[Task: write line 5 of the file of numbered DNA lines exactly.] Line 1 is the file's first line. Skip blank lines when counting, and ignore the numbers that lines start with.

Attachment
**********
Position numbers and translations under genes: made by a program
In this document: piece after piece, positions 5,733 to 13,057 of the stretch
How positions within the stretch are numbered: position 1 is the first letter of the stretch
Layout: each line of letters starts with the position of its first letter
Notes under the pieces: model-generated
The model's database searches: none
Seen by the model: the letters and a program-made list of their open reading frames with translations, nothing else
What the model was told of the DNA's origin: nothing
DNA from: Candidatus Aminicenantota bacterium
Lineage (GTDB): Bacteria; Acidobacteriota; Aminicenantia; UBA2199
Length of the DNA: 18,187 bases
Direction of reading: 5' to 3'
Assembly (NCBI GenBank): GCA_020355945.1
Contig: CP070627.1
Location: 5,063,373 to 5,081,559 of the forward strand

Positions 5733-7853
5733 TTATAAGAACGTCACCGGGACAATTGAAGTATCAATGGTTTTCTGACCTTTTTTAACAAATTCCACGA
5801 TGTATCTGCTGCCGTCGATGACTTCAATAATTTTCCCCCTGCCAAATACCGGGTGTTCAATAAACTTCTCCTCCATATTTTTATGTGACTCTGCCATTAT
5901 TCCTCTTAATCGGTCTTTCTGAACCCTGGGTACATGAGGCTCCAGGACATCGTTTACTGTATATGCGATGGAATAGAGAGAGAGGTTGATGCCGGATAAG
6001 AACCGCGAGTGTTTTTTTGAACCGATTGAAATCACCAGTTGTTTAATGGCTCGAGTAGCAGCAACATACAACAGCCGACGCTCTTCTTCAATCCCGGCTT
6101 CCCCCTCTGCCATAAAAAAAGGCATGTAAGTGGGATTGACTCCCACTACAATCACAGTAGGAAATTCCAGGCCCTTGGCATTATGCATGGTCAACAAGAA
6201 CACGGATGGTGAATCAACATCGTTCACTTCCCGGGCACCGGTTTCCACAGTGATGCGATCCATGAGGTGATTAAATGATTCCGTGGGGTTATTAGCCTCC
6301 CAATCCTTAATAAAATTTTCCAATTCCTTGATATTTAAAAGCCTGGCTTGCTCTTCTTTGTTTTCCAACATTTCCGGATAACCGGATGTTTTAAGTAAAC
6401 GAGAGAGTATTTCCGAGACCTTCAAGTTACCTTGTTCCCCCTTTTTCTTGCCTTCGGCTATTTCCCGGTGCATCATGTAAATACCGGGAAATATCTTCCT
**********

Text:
Notes under the pieces: model-generated